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The CatalystConversations on Mental Health

In conversation with Dr. Thomas Ungar, the first in a series

When Thomas Ungar, psychiatrist-in-chief at St. Michael’s Hospital and associate professor at the University of Toronto, was asked to describe the structural stigma that spells poorer health outcomes for people living with mental illness and substance use disorders, he responded in a most unusual way.

“Perhaps I should tell you about the silly garbage cans,” he said from his office in Toronto, where he engages in a daily campaign to help his peers and colleagues in other specialties better understand the complex nature of mental illness.

A hospital where he once worked brought in some “efficiency people” to tighten the budget. At one point, they determined that garbage receptacles in clinical spaces would be emptied daily while those in “administrative” or “non-clinical spaces” would only be done every two weeks.

“I don’t see patients in rooms with sinks,” Ungar explained. “And the litmus test for “clinical space” by the powers that be was, you guessed it, whether or not it had a sink.”

For Ungar, the implicit bias was clear. For “real” medicine, you need to wash your hands. Psychiatric work — the lowest paid specialization in medicine — didn’t make the cut.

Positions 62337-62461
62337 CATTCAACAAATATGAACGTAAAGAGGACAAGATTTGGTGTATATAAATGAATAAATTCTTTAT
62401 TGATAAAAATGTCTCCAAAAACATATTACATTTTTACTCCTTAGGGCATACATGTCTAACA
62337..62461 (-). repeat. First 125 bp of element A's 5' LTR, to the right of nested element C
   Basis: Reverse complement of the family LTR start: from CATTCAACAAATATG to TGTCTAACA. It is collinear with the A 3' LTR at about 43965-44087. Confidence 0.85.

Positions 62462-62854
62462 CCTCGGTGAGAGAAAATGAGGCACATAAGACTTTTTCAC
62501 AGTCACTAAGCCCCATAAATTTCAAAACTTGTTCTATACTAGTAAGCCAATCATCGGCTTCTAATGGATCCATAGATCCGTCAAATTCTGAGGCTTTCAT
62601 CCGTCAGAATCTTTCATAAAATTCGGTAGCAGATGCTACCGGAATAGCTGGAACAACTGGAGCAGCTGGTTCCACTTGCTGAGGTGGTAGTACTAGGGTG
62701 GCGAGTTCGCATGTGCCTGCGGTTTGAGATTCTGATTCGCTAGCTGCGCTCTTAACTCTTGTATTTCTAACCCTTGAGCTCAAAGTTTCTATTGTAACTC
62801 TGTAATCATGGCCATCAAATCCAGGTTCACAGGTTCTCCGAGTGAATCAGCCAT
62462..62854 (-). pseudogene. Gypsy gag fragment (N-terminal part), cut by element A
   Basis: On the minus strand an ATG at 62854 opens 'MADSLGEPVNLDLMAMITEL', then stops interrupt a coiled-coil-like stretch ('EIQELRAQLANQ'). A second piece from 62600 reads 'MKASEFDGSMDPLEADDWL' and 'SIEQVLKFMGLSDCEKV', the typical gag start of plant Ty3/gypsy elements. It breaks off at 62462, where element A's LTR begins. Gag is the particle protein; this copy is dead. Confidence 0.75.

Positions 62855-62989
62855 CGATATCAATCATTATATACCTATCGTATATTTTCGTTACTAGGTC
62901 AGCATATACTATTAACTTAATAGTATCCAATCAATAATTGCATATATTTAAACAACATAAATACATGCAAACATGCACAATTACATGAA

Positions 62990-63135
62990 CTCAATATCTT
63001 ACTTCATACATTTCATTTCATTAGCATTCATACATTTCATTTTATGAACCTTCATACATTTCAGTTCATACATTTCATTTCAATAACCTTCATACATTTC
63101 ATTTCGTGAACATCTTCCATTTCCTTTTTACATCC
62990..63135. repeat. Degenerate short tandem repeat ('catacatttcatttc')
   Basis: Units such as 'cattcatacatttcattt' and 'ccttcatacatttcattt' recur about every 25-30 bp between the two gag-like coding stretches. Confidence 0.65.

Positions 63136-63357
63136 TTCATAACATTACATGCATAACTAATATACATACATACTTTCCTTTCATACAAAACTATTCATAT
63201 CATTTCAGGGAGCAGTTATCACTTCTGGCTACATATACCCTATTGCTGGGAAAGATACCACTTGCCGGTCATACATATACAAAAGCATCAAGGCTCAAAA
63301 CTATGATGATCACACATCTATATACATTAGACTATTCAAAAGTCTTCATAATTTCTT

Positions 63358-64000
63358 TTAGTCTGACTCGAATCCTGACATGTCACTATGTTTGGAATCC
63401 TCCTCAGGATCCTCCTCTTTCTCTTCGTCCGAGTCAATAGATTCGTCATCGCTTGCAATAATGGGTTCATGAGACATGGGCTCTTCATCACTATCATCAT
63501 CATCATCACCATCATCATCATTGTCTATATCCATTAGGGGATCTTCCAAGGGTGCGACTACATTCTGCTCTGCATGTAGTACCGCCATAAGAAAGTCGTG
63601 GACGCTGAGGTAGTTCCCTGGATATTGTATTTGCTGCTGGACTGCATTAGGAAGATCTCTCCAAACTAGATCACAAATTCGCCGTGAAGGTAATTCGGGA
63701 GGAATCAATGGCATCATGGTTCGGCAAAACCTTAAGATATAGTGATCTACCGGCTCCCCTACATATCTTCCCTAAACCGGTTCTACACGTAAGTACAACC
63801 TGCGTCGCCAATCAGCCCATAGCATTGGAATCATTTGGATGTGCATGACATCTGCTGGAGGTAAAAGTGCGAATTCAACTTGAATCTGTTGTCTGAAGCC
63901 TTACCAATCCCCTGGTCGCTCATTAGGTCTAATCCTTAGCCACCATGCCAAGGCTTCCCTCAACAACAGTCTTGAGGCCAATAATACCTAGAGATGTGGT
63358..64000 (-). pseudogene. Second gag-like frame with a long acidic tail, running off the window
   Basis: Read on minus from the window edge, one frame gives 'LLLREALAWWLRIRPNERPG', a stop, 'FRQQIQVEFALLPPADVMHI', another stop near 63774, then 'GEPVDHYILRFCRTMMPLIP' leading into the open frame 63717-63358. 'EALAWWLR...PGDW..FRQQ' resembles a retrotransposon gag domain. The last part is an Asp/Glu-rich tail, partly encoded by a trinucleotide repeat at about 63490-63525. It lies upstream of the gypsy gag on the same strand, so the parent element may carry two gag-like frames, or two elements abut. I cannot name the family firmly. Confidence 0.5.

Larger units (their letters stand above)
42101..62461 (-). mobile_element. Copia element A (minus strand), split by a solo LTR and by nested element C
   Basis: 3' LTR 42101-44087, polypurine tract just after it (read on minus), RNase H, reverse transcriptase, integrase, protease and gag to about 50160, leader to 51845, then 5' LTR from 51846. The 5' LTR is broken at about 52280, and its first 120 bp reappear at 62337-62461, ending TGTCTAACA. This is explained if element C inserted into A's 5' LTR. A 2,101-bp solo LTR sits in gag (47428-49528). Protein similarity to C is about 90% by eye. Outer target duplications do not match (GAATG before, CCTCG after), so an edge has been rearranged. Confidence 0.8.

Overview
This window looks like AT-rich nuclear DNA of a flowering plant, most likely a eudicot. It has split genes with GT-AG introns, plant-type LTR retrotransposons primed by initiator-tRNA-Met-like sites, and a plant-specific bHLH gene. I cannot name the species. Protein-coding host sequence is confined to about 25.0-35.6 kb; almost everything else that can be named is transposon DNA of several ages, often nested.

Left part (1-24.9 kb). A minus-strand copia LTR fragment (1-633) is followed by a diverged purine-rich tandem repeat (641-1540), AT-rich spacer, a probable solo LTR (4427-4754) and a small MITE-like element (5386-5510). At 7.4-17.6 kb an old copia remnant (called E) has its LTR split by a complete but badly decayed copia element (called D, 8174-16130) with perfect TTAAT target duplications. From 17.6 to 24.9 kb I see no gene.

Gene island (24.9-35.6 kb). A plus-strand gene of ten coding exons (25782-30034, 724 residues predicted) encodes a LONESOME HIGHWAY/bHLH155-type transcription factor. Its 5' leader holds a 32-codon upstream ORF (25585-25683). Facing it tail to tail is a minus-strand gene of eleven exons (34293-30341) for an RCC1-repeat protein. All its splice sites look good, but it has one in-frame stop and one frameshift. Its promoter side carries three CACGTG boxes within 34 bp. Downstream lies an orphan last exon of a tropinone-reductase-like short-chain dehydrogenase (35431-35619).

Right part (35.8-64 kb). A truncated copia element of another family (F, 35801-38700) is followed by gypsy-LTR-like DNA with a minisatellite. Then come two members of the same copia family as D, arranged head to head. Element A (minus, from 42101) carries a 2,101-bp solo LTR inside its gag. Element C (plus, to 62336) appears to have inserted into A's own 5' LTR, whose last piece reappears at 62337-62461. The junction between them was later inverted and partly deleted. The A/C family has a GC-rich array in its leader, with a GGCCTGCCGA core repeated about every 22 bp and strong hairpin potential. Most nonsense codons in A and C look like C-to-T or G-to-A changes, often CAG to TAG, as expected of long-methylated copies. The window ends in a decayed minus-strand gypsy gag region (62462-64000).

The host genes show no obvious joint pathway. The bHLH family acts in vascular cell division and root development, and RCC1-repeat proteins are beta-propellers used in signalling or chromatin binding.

Medical versus mental health care needs
Such an example may sound insignificant, but Ungar has dozens, if not hundreds like it. In fact, he collects these small indignities like unwanted mementos. They serve as a constant reminder that providing mental health care remains the poor cousin of practising in the purely physical realm.

Taken as a whole, they add up to an immeasurable inequity.

“There was the time when I went to a meeting to get some equipment I needed for my department,” he recalled. That included new locks, because some doors on his floor had been kicked in, and improved video monitor safety equipment. But these seemingly straightforward requests were quickly brushed aside. “I was told to talk to facility management or IT because, again, my needs weren’t ‘real’ medical needs.”

“And,” added Ungar, “we’re always being left behind. When a hospital moves to a brighter, newer space, the psychiatry department is invariably told we’ll be joining ‘soon.’ Then ‘soon’ becomes months, and in some cases years. We’re left behind in crumbling, run-down buildings because we’re told having a dedicated space for mental health care is better for the patient. Who are we kidding? It’s just more palatable for everyone else.” 

The effects of mental health care inequity